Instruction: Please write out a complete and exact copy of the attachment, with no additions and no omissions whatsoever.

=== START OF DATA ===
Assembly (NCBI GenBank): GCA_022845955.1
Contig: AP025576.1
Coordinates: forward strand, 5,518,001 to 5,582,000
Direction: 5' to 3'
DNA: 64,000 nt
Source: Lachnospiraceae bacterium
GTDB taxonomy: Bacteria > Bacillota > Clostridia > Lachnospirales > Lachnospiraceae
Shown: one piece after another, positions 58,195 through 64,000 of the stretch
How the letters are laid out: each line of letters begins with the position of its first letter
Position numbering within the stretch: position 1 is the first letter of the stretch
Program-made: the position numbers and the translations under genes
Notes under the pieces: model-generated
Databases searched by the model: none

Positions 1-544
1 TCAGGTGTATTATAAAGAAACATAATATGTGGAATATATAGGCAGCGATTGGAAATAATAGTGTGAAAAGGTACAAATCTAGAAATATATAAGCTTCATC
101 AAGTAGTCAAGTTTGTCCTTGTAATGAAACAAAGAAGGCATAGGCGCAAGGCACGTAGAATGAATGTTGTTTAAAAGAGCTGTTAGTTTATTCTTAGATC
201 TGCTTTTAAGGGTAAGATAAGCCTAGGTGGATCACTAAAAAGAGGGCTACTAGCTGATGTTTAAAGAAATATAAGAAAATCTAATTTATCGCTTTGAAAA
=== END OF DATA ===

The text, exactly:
Assembly (NCBI GenBank): GCA_022845955.1
Contig: AP025576.1
Coordinates: forward strand, 5,518,001 to 5,582,000
Direction: 5' to 3'
DNA: 64,000 nt
Source: Lachnospiraceae bacterium
GTDB taxonomy: Bacteria > Bacillota > Clostridia > Lachnospirales > Lachnospiraceae
Shown: one piece after another, positions 58,195 through 64,000 of the stretch
How the letters are laid out: each line of letters begins with the position of its first letter
Position numbering within the stretch: position 1 is the first letter of the stretch
Program-made: the position numbers and the translations under genes
Notes under the pieces: model-generated
Databases searched by the model: none

Positions 1-544
1 TCAGGTGTATTATAAAGAAACATAATATGTGGAATATATAGGCAGCGATTGGAAATAATAGTGTGAAAAGGTACAAATCTAGAAATATATAAGCTTCATC
101 AAGTAGTCAAGTTTGTCCTTGTAATGAAACAAAGAAGGCATAGGCGCAAGGCACGTAGAATGAATGTTGTTTAAAAGAGCTGTTAGTTTATTCTTAGATC
201 TGCTTTTAAGGGTAAGATAAGCCTAGGTGGATCACTAAAAAGAGGGCTACTAGCTGATGTTTAAAGAAATATAAGAAAATCTAATTTATCGCTTTGAAAA